Yesterday was my birthday (let's just say it was a significant number and leave it at that) and my treat for the day was a chance to visit the Churchill War Rooms in Westminster. We have been talking about coming here for a long time but have never seemed to get around to it. We joined IWM as members earlier in the year and this gave us free entry to the War Rooms and meant when we arrived we were able to jump the quite considerable queue (I only felt slightly bad about that).
Construction of the Cabinet War Rooms, located beneath the Treasury building in the Whitehall area of Westminster, began in 1938. Previously they had been used for storage and archiving but with conflict looking increasingly likely, this area was hastily converted into an operations centre. It was never actually meant to house the war cabinet but after Number 10 was damaged in an air raid meetings regularly took place here in the 'relative' safety of the underground complex. Contrary to popular belief the War Rooms are not bomb proof. Most of the complex is just 12ft underground and it was only later in the war that a 3m thick reinforced concrete slab was installed over the site. However, this would only have provided limited protection for bombs up to 500lb and anything bigger would have punched through easily.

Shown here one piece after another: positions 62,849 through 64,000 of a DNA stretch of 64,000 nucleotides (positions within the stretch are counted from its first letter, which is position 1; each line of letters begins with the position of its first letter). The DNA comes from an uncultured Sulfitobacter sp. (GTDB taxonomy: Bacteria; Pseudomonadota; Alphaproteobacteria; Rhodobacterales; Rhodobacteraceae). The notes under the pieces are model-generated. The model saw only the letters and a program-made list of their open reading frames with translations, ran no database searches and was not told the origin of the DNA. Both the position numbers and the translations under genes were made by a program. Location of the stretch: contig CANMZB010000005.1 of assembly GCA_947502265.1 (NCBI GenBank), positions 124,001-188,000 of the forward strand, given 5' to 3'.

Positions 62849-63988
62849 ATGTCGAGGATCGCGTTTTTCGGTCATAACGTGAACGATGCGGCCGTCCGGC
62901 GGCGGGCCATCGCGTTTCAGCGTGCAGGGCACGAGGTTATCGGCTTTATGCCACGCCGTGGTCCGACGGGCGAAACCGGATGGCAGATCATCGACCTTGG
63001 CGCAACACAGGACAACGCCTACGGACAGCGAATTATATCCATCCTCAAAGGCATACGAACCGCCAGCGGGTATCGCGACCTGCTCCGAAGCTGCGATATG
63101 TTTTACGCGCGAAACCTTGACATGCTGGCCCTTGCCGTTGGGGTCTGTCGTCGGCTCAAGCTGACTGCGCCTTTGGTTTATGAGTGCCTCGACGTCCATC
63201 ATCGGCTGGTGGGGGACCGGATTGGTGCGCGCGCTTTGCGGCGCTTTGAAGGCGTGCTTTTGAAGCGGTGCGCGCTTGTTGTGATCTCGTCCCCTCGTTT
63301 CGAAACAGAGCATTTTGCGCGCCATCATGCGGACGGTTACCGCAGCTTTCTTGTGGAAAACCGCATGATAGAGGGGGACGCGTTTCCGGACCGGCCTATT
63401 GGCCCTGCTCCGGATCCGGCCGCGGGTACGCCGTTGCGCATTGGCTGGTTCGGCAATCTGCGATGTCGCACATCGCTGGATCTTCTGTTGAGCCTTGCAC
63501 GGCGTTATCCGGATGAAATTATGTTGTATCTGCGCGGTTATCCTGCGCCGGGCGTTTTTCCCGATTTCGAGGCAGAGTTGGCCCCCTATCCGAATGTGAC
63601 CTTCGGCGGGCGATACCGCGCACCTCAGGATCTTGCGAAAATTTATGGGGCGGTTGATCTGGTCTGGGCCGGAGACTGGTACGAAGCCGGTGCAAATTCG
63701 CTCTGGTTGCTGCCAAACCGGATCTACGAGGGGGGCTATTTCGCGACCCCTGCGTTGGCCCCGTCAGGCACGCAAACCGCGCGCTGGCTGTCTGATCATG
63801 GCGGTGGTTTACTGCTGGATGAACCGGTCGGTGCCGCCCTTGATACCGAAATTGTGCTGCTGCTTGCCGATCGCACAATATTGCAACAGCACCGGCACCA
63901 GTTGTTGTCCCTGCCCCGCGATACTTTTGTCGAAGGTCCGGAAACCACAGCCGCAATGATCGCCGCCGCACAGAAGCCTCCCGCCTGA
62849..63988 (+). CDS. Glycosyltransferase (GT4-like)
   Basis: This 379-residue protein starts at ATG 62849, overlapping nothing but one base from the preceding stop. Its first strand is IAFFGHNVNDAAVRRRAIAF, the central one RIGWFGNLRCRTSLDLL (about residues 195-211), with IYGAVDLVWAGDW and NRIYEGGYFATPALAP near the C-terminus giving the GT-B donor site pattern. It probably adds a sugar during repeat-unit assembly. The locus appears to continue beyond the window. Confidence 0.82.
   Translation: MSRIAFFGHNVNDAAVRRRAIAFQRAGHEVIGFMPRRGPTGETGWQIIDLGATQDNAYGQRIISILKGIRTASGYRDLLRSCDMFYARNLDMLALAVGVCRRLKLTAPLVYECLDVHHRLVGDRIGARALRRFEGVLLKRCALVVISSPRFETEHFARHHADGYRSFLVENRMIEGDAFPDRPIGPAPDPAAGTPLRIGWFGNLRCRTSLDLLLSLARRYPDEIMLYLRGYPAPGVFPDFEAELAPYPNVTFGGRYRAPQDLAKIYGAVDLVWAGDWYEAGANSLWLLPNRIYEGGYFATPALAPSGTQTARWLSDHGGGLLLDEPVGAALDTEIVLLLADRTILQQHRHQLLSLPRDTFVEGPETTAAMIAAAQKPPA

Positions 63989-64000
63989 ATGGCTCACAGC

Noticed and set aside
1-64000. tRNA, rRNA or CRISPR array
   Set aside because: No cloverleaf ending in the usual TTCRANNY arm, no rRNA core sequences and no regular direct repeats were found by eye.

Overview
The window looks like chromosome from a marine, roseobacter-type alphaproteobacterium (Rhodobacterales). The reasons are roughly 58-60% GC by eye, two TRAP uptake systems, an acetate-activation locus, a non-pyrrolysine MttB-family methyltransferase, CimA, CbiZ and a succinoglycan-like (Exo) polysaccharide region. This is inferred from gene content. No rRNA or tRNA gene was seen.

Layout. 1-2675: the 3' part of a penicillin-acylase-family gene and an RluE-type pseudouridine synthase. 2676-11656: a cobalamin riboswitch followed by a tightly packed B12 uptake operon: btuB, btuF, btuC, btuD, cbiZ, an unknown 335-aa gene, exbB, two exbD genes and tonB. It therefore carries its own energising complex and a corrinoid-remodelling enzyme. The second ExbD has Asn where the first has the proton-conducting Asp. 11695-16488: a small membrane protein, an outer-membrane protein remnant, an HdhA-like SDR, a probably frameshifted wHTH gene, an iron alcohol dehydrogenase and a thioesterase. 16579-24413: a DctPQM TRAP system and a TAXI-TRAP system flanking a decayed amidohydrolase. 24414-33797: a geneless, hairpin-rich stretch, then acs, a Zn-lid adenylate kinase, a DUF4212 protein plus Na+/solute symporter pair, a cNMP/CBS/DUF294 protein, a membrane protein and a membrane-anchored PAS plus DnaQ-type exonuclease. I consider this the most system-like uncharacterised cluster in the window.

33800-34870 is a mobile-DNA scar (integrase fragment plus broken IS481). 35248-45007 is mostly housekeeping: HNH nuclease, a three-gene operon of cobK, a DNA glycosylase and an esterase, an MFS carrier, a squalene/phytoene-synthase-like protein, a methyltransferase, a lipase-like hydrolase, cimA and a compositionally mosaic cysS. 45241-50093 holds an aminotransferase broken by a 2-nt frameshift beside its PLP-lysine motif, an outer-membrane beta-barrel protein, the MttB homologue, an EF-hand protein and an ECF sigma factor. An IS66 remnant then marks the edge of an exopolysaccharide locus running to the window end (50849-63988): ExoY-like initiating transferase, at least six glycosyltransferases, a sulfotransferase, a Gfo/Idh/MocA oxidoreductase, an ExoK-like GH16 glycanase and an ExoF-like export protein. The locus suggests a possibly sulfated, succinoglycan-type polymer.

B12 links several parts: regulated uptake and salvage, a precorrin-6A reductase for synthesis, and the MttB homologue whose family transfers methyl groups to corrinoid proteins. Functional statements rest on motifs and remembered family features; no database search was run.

|The Cabinet room, left exactly as it was after the last meeting here was concluded. This room would have been smokey and airless when in use and Churchill didn't like being forced underground by the air raids.|
|Security was paramount at the site and all staff had a high level of clearance.|
|One of Churchills cigars with the end chewed flat where it was clenched in his teeth.|
|Looking up a section of the Metal and Concrete slab that was installed between 1940-44 over the whole site. It only gave limited protection but was better than nothing.|
|The Chief of Staff's Conferance Room|
|A rare scene today, empty corridors. The museum has huge visitor numbers and it takes patience to wait for the hallways to clear and visualise the place as it was in wartime.|
|A naval officer updates the map board. The North Atlantic map is covered in thousands of pinholes marking the movements of countless convoys that brought vital war materials and troops to the UK.|
|Another view of the map room.|
I highly recommend the audio tour handsets that are offered to all visitors. Its included in the entrance fee and you can select the language of your choice. Each section is numbered and the tour is really good at giving a flavour of each room and what to look out for. The museum is very busy but if you listen to the whole tour and take your time to read the displays you can easily spend two or three hours here.